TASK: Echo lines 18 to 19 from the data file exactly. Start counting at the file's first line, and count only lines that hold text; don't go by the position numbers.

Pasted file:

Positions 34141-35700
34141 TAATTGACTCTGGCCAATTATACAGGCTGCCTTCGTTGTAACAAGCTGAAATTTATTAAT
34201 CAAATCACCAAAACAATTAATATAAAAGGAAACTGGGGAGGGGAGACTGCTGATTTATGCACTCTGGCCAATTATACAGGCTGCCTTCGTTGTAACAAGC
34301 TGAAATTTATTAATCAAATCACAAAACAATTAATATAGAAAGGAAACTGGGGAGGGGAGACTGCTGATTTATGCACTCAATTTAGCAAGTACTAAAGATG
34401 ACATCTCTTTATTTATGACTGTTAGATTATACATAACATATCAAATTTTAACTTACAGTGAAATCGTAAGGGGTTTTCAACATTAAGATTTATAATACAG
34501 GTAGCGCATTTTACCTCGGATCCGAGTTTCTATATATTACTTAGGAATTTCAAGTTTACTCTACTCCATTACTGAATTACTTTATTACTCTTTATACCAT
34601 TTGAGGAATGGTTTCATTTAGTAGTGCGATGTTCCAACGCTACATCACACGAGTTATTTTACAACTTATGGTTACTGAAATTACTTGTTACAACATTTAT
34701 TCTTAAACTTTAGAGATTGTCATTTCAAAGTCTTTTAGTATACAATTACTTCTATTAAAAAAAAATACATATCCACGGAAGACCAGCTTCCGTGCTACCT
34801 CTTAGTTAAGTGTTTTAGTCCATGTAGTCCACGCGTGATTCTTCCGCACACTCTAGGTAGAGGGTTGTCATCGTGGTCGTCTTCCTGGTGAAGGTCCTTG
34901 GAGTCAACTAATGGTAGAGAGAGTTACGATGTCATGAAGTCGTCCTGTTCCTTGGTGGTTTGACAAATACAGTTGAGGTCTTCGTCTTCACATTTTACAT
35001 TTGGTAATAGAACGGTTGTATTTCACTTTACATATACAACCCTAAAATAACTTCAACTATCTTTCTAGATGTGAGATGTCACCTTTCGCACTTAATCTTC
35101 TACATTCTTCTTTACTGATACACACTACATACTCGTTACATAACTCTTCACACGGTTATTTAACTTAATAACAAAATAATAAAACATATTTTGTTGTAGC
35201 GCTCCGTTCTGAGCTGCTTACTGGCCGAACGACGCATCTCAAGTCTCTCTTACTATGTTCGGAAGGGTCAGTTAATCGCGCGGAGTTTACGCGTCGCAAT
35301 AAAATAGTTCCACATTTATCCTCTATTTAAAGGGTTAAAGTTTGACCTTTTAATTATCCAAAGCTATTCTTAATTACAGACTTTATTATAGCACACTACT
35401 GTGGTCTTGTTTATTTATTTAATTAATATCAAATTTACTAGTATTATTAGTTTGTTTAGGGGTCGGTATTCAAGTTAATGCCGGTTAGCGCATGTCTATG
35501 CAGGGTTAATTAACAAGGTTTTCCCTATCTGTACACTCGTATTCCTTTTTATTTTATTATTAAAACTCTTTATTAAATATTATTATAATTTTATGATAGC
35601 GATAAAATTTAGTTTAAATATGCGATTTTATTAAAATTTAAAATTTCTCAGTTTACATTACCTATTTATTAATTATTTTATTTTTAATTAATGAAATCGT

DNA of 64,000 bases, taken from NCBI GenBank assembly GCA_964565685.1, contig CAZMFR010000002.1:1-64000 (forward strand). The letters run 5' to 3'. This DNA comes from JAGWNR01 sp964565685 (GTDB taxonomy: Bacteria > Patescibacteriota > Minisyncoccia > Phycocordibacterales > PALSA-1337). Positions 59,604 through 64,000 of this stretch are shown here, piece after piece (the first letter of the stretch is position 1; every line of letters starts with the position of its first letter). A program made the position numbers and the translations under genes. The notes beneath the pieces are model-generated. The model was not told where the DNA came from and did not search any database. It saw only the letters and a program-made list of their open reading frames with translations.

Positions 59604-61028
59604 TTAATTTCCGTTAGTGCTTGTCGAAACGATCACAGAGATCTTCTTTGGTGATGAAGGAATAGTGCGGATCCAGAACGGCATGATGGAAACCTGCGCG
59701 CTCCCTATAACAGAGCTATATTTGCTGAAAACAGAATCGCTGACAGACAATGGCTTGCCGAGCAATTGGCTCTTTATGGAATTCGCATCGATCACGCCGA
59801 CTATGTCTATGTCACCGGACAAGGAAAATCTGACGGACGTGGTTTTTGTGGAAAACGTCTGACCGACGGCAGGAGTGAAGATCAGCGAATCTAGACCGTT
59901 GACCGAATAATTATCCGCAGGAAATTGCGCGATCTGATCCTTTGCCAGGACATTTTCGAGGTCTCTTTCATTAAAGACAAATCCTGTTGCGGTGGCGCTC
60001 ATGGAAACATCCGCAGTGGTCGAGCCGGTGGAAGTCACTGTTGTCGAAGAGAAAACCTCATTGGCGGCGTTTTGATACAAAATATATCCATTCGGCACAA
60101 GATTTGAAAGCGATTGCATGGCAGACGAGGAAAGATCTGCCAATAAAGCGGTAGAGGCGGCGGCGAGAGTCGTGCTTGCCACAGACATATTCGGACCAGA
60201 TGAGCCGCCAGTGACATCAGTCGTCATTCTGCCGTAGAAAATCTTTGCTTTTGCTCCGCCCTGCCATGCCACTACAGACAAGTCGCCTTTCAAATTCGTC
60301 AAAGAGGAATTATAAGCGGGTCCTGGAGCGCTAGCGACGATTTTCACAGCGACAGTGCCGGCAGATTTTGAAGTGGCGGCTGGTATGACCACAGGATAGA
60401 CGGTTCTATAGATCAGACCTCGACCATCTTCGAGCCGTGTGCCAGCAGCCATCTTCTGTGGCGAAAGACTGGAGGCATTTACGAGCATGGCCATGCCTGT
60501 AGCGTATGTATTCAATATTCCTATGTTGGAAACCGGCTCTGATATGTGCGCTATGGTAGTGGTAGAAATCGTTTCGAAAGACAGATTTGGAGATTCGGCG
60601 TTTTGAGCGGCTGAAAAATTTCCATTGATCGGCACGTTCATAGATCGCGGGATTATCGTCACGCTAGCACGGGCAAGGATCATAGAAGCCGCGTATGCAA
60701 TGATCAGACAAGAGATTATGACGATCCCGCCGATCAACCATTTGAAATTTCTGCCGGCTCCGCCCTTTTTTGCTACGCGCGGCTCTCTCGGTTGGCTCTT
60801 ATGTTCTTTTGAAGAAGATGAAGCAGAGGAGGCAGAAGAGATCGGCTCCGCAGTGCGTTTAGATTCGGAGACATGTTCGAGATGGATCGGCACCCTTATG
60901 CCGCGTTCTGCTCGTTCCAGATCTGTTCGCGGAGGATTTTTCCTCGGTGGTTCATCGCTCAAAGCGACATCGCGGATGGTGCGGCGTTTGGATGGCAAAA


DNA of 64,000 bases, taken from NCBI GenBank assembly GCA_964565685.1, contig CAZMFR010000002.1:1-64000 (forward strand). The letters run 5' to 3'. This DNA comes from JAGWNR01 sp964565685 (GTDB taxonomy: Bacteria > Patescibacteriota > Minisyncoccia > Phycocordibacterales > PALSA-1337). Positions 59,604 through 64,000 of this stretch are shown here, piece after piece (the first letter of the stretch is position 1; every line of letters starts with the position of its first letter). A program made the position numbers and the translations under genes. The notes beneath the pieces are model-generated. The model was not told where the DNA came from and did not search any database. It saw only the letters and a program-made list of their open reading frames with translations.

Positions 59604-61028